“And We inspired the mother of Moses, (saying): ‘Suckle him, but when you fear for him, cast him into the river and do not fear nor grieve. Verily! We shall return him to you, and shall make him one of Our Messengers.’” (Quran 28:7)
When he was a little stronger, she was inspired by God to let loose the chest, but became so worried concerning what would happen to him, she almost disclosed that she had a son in that chest in an effort to motivate people to observe where he had floated off to. However, she managed to keep everything under cover by dispatching her daughter, Miriam, to secretly seek out what became of him. Miriam witnessed some ladies of the Pharaoh’s court discover the chest and take it into the Pharaoh’s Palace. When the Pharaoh’s wife, Asiyah, opened the chest and saw the baby boy, she said:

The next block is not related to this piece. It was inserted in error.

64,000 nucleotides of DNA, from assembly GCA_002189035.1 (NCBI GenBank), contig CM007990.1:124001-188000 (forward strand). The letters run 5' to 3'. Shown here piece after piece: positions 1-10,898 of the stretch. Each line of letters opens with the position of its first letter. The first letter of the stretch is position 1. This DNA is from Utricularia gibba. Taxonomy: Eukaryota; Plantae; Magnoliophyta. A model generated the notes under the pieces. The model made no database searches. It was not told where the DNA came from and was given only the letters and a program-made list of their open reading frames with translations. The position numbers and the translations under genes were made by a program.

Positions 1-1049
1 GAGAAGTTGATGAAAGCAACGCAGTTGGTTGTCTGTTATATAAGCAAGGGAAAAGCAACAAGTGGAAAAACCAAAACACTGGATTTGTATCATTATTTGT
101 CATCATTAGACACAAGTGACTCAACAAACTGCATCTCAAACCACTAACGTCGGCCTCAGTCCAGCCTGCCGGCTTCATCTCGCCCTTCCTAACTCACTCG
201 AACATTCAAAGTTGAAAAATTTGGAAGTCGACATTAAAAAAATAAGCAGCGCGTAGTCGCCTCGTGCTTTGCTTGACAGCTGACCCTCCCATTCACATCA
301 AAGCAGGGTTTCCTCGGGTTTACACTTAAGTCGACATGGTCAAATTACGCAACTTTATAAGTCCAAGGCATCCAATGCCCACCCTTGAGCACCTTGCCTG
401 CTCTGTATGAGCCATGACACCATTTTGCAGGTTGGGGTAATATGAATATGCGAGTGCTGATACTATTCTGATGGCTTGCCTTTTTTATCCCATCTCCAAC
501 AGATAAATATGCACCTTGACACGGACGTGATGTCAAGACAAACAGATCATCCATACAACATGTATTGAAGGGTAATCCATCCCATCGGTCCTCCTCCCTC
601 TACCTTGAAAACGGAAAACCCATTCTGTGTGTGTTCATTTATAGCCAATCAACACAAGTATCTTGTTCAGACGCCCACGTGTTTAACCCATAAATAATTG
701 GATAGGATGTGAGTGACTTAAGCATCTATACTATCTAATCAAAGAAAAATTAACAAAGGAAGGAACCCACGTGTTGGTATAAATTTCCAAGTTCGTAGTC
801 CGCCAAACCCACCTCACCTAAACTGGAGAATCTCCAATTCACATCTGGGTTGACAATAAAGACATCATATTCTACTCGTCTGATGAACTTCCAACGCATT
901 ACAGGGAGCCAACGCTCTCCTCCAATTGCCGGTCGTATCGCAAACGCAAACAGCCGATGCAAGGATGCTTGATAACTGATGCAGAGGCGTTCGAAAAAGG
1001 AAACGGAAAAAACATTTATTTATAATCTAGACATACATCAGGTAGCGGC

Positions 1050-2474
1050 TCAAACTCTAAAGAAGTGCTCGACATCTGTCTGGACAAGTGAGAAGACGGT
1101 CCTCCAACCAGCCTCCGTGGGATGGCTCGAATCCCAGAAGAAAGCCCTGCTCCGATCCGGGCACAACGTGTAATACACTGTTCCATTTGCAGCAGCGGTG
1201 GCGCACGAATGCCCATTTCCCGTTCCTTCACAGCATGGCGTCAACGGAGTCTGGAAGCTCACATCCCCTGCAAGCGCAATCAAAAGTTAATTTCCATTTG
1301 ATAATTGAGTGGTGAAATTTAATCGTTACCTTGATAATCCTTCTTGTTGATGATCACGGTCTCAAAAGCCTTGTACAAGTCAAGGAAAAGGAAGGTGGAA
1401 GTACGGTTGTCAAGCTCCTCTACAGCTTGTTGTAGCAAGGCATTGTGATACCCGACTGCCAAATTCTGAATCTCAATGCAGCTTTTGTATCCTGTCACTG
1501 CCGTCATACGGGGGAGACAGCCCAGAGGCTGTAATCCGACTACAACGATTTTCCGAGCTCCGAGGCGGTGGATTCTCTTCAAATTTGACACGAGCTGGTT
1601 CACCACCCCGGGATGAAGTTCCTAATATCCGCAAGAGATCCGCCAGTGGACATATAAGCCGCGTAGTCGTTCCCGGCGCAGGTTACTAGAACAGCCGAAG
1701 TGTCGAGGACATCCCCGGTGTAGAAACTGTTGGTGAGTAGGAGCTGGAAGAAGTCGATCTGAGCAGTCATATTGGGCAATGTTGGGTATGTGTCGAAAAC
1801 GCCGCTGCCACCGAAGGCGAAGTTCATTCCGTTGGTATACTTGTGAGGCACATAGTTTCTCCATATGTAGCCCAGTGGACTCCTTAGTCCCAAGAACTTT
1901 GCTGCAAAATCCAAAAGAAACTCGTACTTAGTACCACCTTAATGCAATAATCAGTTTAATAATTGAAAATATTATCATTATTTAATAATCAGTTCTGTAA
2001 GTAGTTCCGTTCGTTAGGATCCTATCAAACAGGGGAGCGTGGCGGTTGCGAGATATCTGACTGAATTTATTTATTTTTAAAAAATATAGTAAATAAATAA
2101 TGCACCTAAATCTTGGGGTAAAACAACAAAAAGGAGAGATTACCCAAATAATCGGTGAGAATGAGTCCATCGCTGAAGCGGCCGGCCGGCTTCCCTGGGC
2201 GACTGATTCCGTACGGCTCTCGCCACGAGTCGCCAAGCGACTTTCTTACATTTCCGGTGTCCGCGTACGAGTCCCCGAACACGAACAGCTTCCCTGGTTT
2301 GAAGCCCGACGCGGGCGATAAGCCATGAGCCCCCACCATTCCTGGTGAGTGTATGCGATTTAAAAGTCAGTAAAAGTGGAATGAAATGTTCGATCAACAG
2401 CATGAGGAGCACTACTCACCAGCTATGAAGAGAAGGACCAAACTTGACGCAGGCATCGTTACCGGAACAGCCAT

“A comfort for the eye for me and you. Don’t kill him; he may be of benefit to us, or we could adopt him as our son.”(Quran 28:9)
As Asiyah was childless, she needed a wet nurse to feed her new-found babe.
According to Judeo-Christian traditions, Miriam witnesses her brother being found by the maids of the Pharaoh’s daughter, Merytamon, who came across Moses floating in a basket amongst the reeds while walking with the Princess near the river. The basket was not taken to the palace, but brought to Merytamon there, on the bank. Miriam then took the opportunity to offer to find the baby a wet nurse straight away. This seems a little too obvious a move, one that may have led the Egyptians to suspect the offer. According to Islamic sources, however, there seems to be an interval in which the Pharaoh’s approval was sought.